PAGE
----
AWARE Network

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Responding to Disruptive and Threatening Student Behavior

Guidelines for Faculty and Staff

Adapted from the University of Southern California's document "Disruptive & Threatening Student Behavior" revised Spring 2014 and Washington State University - Spokane Campus document "Classroom Management"

Occasionally, Washington State University experiences threatening and disruptive behavior on the part of some student, a trend paralleled nationally at other campuses. As a faculty or staff member, you may find yourself having to contend with a disruptive or emotionally disturbed student at some point during your career.

Student behaviors that you may encounter range from simple disruptions in class, to ongoing harassment, to verbal and physical threats. The guidelines outlined here are designed to: 1) assist your department in thinking through its response to situations in which students may behave in unusual or unpredictable ways; 2) help you handle an actual threat; and 3) assist you with referral and protocol procedures. When your department has prepared its faculty and staff adequately for such situations, the chances of serious disruption may be lessened.

Butch crowdsurfing
Student studying on campus

The majority of students act in an appropriate and respectful manner; however, there are occasions when students will test the limits of acceptable classroom behavior. Student conduct that substantially or repeatedly interferes with the ability of an instructor to teach or the ability of other students to learn is a violation of Washington State University’s Standards of Conduct for Students and can be addressed in accordance with Student Conduct procedures. However, it is rarely enough to simply hand a situation over to Student Conduct when a student has caused significant disruption within a department. The department or office involved may also need to address issues related to perceived safety of its faculty and staff, as well as the well-being of other students.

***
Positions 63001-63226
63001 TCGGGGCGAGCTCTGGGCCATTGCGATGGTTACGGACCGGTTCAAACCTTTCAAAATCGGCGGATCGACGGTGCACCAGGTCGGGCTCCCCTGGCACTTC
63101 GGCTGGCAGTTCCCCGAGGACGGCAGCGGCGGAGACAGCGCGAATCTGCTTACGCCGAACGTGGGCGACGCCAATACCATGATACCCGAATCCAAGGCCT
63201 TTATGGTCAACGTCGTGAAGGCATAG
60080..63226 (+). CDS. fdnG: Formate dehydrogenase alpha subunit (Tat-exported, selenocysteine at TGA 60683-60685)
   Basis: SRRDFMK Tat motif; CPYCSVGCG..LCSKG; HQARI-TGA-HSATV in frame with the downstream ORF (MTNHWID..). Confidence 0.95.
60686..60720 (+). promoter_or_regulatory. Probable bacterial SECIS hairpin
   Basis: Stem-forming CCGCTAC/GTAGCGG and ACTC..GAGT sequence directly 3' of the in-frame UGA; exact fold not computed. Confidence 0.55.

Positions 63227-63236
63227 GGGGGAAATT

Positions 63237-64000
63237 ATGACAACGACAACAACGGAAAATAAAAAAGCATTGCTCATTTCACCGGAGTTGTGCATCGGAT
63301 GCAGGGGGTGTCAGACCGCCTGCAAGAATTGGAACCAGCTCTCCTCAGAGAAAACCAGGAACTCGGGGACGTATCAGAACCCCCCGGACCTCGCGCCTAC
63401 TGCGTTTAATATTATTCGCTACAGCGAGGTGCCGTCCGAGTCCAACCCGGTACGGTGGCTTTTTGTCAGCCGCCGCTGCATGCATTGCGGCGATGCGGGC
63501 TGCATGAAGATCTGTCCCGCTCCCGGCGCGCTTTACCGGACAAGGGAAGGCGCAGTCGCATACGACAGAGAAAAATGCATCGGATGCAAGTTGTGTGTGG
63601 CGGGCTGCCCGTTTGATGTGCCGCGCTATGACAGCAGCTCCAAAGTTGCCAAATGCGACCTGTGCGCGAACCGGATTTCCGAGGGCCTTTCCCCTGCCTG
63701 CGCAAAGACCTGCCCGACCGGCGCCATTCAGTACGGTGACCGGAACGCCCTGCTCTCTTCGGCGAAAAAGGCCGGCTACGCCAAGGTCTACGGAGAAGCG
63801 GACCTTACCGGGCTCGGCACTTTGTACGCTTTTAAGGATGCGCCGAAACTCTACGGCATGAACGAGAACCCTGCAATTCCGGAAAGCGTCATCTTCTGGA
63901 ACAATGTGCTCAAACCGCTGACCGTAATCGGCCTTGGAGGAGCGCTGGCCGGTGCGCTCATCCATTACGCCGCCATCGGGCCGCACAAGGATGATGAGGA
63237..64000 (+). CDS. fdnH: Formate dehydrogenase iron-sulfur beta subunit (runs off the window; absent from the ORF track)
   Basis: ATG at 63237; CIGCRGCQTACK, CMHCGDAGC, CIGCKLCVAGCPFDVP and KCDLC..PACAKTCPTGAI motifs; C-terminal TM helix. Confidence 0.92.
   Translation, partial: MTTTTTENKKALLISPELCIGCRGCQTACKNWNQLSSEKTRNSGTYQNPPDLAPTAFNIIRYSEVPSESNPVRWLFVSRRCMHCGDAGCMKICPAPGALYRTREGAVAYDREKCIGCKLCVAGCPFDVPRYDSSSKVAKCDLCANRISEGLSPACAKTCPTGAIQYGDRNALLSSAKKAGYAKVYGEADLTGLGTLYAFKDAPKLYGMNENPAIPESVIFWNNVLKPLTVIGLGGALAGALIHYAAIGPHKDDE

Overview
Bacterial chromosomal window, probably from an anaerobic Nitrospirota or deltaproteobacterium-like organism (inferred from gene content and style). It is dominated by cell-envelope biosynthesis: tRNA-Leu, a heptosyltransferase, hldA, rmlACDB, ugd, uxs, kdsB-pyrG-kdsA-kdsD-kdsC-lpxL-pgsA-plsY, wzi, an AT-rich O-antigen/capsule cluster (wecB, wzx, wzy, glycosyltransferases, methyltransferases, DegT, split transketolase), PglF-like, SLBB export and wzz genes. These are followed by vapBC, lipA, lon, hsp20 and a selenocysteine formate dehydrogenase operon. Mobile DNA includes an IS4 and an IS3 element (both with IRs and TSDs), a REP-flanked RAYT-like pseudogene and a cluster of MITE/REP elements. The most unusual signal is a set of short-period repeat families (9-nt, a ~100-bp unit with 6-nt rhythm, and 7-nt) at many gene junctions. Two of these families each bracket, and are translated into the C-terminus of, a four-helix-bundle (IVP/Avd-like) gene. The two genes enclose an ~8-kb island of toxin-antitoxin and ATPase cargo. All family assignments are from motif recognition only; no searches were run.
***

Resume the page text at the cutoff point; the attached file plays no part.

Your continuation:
Please note that a separate policy and protocol exists for handling violence in the workplace. When an employee is threatening or intimidating assistance should be sought from Human Resource Services or from the WSU Police (509) 335-8548.

Washington State University's policy on workplace violence